When two people are talking to each other, they tend to stand a specific distance apart. Each person has an invisible boundary around their body into which other people may not come. If someone pierces this boundary, they will feel uncomfortable and move away to increase the distance between them. (The major exception is family members and other loved ones.) This personal distance is not due to body odor or bad breath, but because closeness lends a sense of intimacy that is at odds with their relationship to the other individual.
Interestingly, the average personal distance varies from culture to culture. Americans tend to require more personal space than in other cultures. So if you try to get too close to an American during your conversation, he or she will feel that you are “in their face” and will try to back away. Try to be aware of this, so if the person to whom you are speaking backs away a little, don’t try to close the gap.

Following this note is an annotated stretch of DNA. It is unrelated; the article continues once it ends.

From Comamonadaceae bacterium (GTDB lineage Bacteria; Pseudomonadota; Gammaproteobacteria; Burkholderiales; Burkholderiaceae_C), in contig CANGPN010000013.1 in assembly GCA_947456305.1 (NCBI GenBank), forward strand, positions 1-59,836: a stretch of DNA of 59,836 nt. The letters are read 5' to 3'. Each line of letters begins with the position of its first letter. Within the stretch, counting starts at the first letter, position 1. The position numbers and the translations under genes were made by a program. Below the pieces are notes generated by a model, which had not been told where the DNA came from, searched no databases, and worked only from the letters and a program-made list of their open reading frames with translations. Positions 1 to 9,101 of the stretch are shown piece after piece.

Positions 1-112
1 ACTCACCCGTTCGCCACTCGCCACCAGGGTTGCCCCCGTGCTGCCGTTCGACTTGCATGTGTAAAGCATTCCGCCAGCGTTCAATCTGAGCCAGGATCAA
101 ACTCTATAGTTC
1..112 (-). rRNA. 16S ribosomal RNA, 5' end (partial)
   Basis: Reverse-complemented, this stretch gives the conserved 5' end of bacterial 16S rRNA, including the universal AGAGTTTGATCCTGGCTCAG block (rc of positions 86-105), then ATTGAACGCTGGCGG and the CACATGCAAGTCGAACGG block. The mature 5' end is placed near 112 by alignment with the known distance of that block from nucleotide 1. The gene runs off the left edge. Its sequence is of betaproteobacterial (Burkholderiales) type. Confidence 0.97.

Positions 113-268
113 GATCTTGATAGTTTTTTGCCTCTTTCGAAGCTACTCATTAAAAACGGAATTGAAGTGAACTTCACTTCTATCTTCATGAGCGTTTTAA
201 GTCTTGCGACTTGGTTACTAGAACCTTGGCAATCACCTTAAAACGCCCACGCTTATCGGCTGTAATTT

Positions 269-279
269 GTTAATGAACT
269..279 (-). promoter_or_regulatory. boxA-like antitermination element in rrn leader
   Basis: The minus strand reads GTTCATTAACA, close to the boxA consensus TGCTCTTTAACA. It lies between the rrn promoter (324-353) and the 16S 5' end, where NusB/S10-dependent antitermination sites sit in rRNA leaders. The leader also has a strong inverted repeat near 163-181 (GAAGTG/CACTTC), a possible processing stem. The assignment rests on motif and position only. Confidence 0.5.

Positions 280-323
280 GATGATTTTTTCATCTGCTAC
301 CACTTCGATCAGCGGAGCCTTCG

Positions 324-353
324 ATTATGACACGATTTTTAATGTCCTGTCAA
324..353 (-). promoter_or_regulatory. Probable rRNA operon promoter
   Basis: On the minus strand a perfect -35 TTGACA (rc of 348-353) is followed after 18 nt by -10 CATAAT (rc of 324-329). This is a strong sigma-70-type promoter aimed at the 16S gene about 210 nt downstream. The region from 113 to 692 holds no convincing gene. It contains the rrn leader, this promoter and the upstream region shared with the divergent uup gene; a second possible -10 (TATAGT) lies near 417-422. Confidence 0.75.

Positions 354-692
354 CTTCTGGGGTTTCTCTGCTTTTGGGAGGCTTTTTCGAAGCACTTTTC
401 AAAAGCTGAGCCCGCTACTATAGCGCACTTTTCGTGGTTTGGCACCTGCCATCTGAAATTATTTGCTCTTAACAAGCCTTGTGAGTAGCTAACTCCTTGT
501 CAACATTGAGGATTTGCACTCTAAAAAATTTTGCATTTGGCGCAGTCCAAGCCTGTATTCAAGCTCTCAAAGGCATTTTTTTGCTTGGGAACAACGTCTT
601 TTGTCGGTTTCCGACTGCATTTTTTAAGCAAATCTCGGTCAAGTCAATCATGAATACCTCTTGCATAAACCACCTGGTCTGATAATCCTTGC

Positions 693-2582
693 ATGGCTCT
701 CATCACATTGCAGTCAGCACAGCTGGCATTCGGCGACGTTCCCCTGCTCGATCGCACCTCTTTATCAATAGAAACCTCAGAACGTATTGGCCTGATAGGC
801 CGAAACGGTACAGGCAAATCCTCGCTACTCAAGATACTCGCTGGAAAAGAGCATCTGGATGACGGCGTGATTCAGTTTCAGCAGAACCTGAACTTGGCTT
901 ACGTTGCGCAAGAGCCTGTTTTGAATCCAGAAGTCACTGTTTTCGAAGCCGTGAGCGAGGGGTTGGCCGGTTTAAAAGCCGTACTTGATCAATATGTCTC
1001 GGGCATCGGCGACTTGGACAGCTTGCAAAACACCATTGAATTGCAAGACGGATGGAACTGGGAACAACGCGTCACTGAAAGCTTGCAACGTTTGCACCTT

Also, try to avoid physical contact while you are speaking, since this may also lead to discomfort. Touching is a bit too intimate for casual acquaintances. So don’t put your arm around their shoulder, touch their face, or hold their hand. Shaking hands when you initially meet or part is acceptable, but this is only momentary.